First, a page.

UVA Darden Community Discusses Inclusion From All Angles During One Darden Week

By Dave Hendrick

Students at the University of Virginia Darden School of Business hosted the annual One Darden Week in early September, offering a virtual venue for in-depth discussions intended to strengthen the community through considerations of issues of identity, inclusion and allyship, among others.

The week, which featured sessions on identity in business, the experience of international students in the U.S., inequity in America, and discussions on how leaders have responded to COVID-19 and the Black Lives Matter movement, among other topics, was based on an inclusive leadership framework intended to allow the community members to unlock the potential to collaborate and excel, according to Miranda Grueiro (Class of 2021), Darden Student Association vice president of diversity and one of the week’s organizers.

“This week was very intentional in including our community of current students, partners, faculty, staff, alumni, UVA resources and Charlottesville,” said Grueiro. “Amplifying diverse student experiences, alumni, corporate civil engagement and, most importantly, UVA and Charlottesville initiatives, present the beginning of how we need to engage as leaders to strive for a more diverse, equitable and inclusive world.”

At a session titled Business Not as Usual, a panel including both alumni and Darden leadership discussed the difficulties of recent months and reasons for optimism. Daniele Wilson (MBA ’11), head of industry for Google’s nonprofits group, described her present state of mind as “hopeful.” The pandemic had eliminated many typical distractions, Wilson said, and large swaths of the population were newly focused on examining areas on inequality.

“The wonderful thing is, now that we recognize that there are these systemic issues, people are focused on putting forth the effort for systemic change,” said Wilson. “I do feel that transformation beginning to happen.”

Panelists noted the companies they worked for, including Google, JP Morgan and Caesars Entertainment, had long-standing policies in place to lift issues of equity and inclusion, even if the current national moment was shedding more light on the issues.

Jeff Tang (MBA ’13), senior director of marketing and general management careers at Darden’s Career Center, said all companies recruiting MBA students now discuss their diversity and inclusion initiatives, but he encouraged students to ask prospective employers about what their initiatives looked like before the events of 2020.

“When companies have good answers for you, my advice to students is take that to heart,” said Tang.

One Darden Week also considered creating a welcoming, inclusive environment from a range of perspectives, and a panel on allyship featured Darden psychologist Debbie Wilson and Darden students considering how they could support those who may be struggling with substance issues, or those who simply choose to abstain from alcohol. Wilson said allies should remember that “listening is the basis of understanding,”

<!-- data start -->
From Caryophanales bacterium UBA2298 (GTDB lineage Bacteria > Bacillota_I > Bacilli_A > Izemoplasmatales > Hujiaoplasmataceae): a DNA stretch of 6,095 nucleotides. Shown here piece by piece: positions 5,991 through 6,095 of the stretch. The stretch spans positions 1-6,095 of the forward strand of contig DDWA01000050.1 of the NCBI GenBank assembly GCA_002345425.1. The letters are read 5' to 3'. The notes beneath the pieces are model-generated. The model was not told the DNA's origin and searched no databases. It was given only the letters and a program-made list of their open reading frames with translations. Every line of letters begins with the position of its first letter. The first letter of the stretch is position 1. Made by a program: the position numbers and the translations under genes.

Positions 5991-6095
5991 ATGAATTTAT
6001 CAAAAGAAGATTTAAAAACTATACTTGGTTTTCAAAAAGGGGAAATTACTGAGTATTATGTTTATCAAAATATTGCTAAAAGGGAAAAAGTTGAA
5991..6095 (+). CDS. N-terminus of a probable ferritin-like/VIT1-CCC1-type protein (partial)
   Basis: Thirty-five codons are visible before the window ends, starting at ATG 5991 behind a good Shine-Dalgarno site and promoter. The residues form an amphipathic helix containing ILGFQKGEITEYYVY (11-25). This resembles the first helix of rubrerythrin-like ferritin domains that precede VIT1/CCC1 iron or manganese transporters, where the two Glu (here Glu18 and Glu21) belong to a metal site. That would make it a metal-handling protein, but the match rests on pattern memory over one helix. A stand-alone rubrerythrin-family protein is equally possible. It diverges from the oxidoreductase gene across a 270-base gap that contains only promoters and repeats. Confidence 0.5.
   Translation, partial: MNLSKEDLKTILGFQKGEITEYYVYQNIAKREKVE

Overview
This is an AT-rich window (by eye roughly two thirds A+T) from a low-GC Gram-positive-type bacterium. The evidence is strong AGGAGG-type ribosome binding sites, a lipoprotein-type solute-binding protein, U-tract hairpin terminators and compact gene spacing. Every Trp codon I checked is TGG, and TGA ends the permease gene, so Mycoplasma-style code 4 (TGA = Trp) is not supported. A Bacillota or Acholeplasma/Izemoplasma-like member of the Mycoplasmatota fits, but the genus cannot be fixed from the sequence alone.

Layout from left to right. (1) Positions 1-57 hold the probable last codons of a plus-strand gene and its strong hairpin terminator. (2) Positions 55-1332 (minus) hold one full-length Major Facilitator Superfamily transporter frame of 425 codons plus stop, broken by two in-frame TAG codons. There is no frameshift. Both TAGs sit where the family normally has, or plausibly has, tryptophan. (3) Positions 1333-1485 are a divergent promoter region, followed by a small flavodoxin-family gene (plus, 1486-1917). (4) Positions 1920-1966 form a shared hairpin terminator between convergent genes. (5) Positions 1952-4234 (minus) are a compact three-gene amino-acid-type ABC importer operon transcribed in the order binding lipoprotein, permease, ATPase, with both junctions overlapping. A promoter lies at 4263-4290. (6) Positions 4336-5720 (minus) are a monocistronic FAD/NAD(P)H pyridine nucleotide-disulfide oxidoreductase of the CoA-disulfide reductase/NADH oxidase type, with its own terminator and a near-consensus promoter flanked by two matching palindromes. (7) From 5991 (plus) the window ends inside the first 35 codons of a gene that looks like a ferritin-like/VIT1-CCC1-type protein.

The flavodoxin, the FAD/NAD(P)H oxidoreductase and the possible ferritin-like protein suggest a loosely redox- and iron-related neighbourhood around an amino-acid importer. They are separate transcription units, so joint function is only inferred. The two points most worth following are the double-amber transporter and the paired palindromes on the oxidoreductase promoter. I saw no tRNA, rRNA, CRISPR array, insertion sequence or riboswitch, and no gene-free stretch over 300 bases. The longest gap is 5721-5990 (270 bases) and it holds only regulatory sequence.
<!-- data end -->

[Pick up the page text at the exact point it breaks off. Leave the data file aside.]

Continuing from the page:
“So many times we are well meaning and we have good messaging and we know what we want to get across, but we forget that communication is comprised of two main things,” said Wilson. “What we intend to communicate and what the other person hears.”

The week concluded with the annual Global Food Festival, again delivered virtually. The event featured breakout rooms with cooking showcases from around the world, and a number of performances, including a video montage of a Bollywood-style dance performed both around Darden and in community members’ homes and living rooms.

A digital archive of One Darden Week’s sessions, including the Global Food Festival, can be found here.

About the University of Virginia Darden School of Business

The University of Virginia Darden School of Business prepares responsible global leaders through unparalleled transformational learning experiences. Darden’s graduate degree programs (MBA, MSBA and Ph.D.) and Executive Education & Lifelong Learning programs offered by the Darden School Foundation set the stage for a lifetime of career advancement and impact. Darden’s top-ranked faculty, renowned for teaching excellence, inspires and shapes modern business leadership worldwide through research, thought leadership and business publishing. Darden has Grounds in Charlottesville, Virginia, and the Washington, D.C., area and a global community that includes 18,000 alumni in 90 countries. Darden was established in 1955 at the University of Virginia, a top public university founded by Thomas Jefferson in 1819 in Charlottesville, Virginia.


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